Aside from the hyperbole over who actually runs the world, his comment and the allied response are only shocking if one thinks the Europeans have been boycotting Russia. There are sanctions on Moscow since it illegally invaded and seized Ukraine and Crimea, but sanctions are one thing and trade is another. Germany leads the pack in trade with Russia.
This may have something to do with the fact that Germany, in particular but not only, stays warm in the winter with Russian natural gas meeting about 40% of its requirements.
This is an old story. The Reagan administration objected to Russian-European plans to build the natural gas Yamal Pipeline from Siberia to Germany from which gas would be distributed to much of Western Europe. The American position was that, In the middle of the Cold War, having the USSR control a majority of the supply of natural gas to Germany's industrial heartland would make it difficult for Germany to resist Russian political and military demands. But the Europeans wanted to sell Russia the machinery for the pipeline, making money as they mortgaged their energy future to Moscow.
After a bitter fight, the Yamal pipeline was partially blocked and only one strand of two was built. Post-Soviet, the Russians were able, with European support, to build the second strand. In the early 2000's Europe bought into yet another Russian-originated pipeline -- an undersea project called Nord Stream -- again providing manufacturing jobs and pipeline work for Europe as well as gas.
Early in 2018, Bloomberg reported, "Russia, which shipped some $38 billion of gas to its most lucrative markets in Europe last year, has diminished thoughts that other suppliers could ensure supplies in Europe anytime soon." Nord Stream, and its successor Nord Stream 2, will give Russia the same influence its predecessor, the USSR, would have had.
Russia is now a fine partner for Europe. The Vice President of the Bundestag Thomas Opperman said, "Nord Stream 2 is an important economic project, which we support and it should not be threatened by sanctions from third countries." Mrs. Merkel would agree, no doubt, not only for the warmth, but because the pipeline will enter Germany at Greifswald in the old East Germany, part of her constituency.
German Chancellor Angela Merkel greets Russian President Vladimir Putin at the G20 economic summit on July 7, 2017 in Hamburg, Germany. (Photo by Morris MacMatzen/Getty Images)
The underwater Nord Stream 2 will reduce the price of natural gas by about 40% compared to overland pipelines, benefitting Germany, the UK, France, Belgium, and the Netherlands -- among the countries most outspoken about the invasion of Ukraine. But to make Nord Stream 2 work, Gazprom has to get out of old contracts with Ukraine and Poland. Gazprom is presently suing Ukraine in the international arbitration court in Stockholm to cancel both its gas supply and transit contracts, stiffing Kiev. Ukraine won the first round, but Russia appealed. In the wake of the Ukrainian victory, the EU offered to "mediate" between the two.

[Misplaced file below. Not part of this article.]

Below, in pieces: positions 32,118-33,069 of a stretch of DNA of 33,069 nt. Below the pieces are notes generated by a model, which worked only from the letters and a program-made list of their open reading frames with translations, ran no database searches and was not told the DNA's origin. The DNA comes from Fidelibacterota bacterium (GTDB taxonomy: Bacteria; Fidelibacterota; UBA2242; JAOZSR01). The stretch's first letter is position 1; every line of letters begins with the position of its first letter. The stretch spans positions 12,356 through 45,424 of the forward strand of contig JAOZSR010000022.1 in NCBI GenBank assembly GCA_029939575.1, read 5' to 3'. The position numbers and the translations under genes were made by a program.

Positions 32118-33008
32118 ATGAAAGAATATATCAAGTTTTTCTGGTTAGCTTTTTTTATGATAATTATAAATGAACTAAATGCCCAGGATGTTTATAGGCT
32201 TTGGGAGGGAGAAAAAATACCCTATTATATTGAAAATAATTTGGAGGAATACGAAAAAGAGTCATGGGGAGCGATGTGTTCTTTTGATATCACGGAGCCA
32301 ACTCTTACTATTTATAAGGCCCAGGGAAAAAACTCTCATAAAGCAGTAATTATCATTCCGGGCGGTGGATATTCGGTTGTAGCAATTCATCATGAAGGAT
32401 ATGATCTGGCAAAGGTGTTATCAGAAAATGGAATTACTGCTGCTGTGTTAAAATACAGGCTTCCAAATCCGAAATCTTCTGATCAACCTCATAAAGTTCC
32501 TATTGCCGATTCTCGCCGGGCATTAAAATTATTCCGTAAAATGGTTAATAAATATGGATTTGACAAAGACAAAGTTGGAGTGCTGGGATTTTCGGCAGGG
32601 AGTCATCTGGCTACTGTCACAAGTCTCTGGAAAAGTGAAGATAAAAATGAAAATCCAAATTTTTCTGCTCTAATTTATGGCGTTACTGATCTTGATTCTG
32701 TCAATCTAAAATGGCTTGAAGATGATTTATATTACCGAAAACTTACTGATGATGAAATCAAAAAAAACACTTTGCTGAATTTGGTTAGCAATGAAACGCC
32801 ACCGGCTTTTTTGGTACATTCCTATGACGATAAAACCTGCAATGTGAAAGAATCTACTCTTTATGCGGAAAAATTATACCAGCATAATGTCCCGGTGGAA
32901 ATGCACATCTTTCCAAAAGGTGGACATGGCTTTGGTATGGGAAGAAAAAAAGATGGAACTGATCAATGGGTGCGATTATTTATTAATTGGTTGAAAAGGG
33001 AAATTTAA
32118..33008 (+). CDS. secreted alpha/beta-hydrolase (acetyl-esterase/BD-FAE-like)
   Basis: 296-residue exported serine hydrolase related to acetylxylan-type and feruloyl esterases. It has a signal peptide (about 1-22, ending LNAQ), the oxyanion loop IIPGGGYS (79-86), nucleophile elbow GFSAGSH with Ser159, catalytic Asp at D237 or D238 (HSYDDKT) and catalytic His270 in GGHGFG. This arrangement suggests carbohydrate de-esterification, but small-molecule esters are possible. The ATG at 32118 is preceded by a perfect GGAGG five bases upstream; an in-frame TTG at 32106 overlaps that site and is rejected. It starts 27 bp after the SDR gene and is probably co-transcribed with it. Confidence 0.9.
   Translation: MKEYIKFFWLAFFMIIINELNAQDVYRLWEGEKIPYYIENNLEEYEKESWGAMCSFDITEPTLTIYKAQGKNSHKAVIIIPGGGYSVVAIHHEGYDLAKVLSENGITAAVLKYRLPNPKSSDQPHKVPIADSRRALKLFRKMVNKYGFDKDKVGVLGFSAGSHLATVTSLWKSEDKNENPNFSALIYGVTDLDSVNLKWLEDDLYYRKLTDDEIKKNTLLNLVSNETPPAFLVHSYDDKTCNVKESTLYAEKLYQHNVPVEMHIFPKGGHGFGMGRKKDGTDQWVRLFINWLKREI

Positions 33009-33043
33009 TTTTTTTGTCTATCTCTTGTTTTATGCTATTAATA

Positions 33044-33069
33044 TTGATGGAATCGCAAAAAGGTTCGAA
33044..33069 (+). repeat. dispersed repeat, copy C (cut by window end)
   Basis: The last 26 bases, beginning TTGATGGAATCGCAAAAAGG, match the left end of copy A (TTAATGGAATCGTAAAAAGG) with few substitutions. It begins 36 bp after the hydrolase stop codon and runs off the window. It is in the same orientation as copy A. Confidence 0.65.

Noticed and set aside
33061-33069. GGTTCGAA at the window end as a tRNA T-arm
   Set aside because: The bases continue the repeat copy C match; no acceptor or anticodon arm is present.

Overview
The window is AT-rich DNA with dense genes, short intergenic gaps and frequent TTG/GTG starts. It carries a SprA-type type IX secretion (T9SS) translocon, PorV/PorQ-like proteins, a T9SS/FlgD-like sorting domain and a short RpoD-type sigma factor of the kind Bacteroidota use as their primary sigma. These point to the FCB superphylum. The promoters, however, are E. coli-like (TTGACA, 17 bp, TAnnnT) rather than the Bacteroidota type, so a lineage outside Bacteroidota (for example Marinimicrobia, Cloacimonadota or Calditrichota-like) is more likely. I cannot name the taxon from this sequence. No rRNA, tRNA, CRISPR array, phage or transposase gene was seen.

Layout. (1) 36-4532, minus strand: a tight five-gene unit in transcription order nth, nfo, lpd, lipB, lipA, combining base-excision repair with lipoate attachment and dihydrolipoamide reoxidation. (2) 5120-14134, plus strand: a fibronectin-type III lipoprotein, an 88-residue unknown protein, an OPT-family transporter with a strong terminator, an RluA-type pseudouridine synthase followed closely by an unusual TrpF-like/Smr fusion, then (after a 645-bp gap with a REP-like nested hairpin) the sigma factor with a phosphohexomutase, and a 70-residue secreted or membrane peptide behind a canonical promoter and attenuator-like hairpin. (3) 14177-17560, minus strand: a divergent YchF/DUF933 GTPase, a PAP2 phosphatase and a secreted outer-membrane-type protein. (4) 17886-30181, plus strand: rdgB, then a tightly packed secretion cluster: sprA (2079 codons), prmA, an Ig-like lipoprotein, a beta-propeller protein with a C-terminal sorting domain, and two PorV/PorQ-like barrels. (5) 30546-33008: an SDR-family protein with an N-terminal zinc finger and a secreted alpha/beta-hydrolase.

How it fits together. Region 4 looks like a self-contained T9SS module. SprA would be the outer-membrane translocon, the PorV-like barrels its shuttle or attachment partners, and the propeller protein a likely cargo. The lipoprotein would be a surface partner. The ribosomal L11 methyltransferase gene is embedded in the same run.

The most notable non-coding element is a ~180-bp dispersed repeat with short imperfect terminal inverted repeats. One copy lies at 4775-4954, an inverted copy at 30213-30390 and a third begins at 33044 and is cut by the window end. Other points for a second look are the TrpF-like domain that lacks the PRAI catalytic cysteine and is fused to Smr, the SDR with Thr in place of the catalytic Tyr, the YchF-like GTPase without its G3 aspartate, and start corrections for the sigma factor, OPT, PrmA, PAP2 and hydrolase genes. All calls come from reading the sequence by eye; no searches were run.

Mediate away a favorable judgment for Ukraine? Isn't this whole Russia-boycott project about Putin's interference in Ukraine's march to democracy? Talk about collusion.
So, now that we are clear on Germany and the EU's interest in maintaining economic ties with Russia, consider why they are pretending to keep Putin out in the hallway. Russia, they say, is out because of its horrendous behavior in Ukraine, but -- while no additional sanctions have been imposed for Russian support for the Syrian war criminal regime of Bashar Assad (which may make Moscow complicit in war crimes) -- Syria is on European minds.
Germany, in particular, has had harsh words for Russia over its veto of 12 UN Security Council Resolutions on Syria. German Foreign Minister Heiko Maas told reporters, "We can't go on like this... So, we're keeping up the political pressure on Russia and we'd like to increase it further. Getting Russia to change its behavior is a condition for solving the Syria conflict." Germany has backed allied air strikes on Syria as "necessary and appropriate."
While claiming to be appalled by Russia's behavior in Syria, however, Germany continues to push trade not only with Russia, but with Russia's partner in the Syrian genocide, Iran.